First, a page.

Project members from Reform Radio's "The Gorton Takeover" project keep connected on a Zoom call

Taking part in creative activities and staying connected have become vital to support wellbeing as the country gets used to a new normal.

Reform Radio support local people to develop crucial digital creative skills to support them to achieve their goals. The Gorton Takeover project, funded by the Trust, supports people who are unemployed and have limited access to creative activities.

The project is shaped by its members and has included weekly digital skills sessions and hosting a monthly radio show. Parents are also supported to take part in creative sessions, focused on wellbeing, creativity and turning their craft into a business. Dance classes have also started at the request of members, which has supported children and parents.

Project members have reported that they feel more connected within their community, and have had the opportunity to form new friendships with other people as a result of taking part in this project.

Other members have been signposted to get support and have even decided to go back into education as a result of being involved.

With everyone working from home, Reform Radio’s first priority has been staying in contact with those they support, especially with those who are isolated and most at risk.

Rachel Roger, Director of Reform Radio, explained: “Our first response was making sure we supported anyone that needed it. We then started to look at how we could adapt online. We thought about sending out pre-recorded dance sessions but members overwhelmingly wanted live sessions to stay connected. It just reinforces that we are all in this together.”

Saving money from refreshments, the project has also been able to sign young people up to the Gorton Imagination Library so they all get a book each month to help them develop their reading skills and stay entertained.

Chloe, the lead facilitator, said: “It's been really important to keep in contact with the families during this time; the sessions have become part of a home-schooling routine for the children and helping the parents stay connected.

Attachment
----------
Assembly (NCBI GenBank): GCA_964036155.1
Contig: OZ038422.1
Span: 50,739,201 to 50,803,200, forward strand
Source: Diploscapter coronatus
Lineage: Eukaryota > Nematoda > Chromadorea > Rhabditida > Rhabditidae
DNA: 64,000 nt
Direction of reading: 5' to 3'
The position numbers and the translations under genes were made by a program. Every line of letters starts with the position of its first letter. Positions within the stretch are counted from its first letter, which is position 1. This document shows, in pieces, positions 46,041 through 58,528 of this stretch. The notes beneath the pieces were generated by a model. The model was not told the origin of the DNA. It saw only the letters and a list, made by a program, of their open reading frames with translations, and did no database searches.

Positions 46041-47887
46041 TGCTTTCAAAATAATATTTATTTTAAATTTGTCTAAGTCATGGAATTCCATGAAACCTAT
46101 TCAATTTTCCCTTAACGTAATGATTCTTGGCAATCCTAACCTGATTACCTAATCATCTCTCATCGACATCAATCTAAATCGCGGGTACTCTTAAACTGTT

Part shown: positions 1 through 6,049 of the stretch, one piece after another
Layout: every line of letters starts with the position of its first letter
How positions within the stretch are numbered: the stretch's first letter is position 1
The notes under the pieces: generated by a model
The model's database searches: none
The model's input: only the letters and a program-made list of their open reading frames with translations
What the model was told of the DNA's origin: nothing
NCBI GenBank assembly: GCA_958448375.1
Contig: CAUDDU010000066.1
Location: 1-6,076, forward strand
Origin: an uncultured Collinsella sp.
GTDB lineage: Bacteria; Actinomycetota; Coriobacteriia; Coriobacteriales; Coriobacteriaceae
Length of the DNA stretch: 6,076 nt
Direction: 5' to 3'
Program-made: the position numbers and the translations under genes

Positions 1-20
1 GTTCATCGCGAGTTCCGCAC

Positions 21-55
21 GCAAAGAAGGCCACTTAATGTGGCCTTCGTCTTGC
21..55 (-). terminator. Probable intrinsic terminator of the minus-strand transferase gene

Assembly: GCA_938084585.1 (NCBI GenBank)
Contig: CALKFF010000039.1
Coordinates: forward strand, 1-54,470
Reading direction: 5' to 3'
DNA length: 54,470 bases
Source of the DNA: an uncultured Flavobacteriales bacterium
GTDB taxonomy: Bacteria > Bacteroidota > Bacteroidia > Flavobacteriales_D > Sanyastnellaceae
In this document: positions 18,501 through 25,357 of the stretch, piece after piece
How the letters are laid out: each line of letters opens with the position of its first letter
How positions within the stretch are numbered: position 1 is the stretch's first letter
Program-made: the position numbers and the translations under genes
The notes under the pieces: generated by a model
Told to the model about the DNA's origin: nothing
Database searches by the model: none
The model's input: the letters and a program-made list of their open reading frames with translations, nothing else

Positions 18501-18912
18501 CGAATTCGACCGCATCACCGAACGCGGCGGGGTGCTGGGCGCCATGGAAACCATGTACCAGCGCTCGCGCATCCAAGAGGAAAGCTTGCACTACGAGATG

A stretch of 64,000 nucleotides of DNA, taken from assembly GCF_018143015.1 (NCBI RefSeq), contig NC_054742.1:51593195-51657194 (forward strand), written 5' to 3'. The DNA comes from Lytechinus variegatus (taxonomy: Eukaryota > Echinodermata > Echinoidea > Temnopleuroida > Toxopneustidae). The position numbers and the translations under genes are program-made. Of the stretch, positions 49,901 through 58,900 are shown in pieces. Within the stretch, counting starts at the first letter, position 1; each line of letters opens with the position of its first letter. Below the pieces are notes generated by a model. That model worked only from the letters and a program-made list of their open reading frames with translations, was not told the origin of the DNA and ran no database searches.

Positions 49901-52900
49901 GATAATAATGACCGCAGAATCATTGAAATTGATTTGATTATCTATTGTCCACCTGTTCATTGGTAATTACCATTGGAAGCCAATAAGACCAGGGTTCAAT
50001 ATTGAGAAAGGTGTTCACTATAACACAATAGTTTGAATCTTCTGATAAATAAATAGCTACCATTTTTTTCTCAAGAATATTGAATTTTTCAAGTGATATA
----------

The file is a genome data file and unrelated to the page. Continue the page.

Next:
“I've found that the content of the dance sessions can easily be adapted for a screen and the children are engaging really well. It's actually made the sessions more creative, using everyday objects as props is keeping their imaginations active - towels have been turned into tractors that the children can be pulled around on in their living rooms! It's wonderful to see the families smiling and enjoying themselves whilst dancing together during this time.”

One project member added: "The girls are very happy that we can join dance class from home during this time. I love that every class has got special a theme and the girls are engaging and enjoying time we can spend together with their friends and their favourite teacher."

"It is very good as it can let the kids who can’t leave their house have something to expect every week, they can meet their friends. It’s very helpful in this special time."

Reform Radio were awarded £33,232 for ‘The Gorton Takeover' project, which is funded through the Trust’s Active Communities programme with money raised through Health Lottery North West.

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To read more news from the Trust, click here.

Support us, play The Health Lottery!